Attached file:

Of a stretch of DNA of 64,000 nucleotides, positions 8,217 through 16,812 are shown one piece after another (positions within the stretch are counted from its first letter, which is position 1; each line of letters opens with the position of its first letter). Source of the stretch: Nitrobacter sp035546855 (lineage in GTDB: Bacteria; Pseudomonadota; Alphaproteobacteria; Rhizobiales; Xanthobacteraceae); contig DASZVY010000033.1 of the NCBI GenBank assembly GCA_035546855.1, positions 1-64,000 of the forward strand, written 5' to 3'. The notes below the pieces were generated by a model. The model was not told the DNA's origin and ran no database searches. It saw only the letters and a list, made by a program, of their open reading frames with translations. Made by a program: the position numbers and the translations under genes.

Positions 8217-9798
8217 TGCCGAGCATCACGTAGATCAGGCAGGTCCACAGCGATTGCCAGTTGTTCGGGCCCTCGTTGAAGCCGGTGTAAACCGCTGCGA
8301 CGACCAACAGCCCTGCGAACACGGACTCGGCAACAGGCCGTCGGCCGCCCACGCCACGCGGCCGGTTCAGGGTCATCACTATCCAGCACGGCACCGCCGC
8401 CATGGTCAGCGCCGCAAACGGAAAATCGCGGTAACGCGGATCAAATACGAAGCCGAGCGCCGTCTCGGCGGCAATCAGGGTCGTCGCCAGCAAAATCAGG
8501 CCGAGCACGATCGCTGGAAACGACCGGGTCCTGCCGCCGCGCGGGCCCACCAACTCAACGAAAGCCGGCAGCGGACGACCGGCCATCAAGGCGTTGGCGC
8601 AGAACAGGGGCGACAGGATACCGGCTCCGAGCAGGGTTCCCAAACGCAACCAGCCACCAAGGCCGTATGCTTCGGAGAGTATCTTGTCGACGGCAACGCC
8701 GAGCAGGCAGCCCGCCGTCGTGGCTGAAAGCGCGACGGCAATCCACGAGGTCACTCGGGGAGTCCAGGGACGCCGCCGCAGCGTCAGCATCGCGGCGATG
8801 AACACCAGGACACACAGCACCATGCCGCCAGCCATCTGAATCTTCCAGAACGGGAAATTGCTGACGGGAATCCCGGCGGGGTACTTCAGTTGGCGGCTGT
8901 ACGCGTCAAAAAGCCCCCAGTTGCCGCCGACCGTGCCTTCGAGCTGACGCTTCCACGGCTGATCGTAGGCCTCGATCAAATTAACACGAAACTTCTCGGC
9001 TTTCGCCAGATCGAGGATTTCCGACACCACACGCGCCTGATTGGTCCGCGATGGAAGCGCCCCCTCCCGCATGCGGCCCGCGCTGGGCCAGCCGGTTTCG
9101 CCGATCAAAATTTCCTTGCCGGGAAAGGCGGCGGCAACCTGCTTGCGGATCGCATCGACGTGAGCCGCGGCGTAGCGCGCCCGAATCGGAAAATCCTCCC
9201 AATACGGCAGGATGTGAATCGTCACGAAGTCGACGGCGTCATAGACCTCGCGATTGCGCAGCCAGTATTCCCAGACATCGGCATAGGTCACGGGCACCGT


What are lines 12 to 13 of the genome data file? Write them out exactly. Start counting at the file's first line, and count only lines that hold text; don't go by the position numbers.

9101 CCGATCAAAATTTCCTTGCCGGGAAAGGCGGCGGCAACCTGCTTGCGGATCGCATCGACGTGAGCCGCGGCGTAGCGCGCCCGAATCGGAAAATCCTCCC
9201 AATACGGCAGGATGTGAATCGTCACGAAGTCGACGGCGTCATAGACCTCGCGATTGCGCAGCCAGTATTCCCAGACATCGGCATAGGTCACGGGCACCGT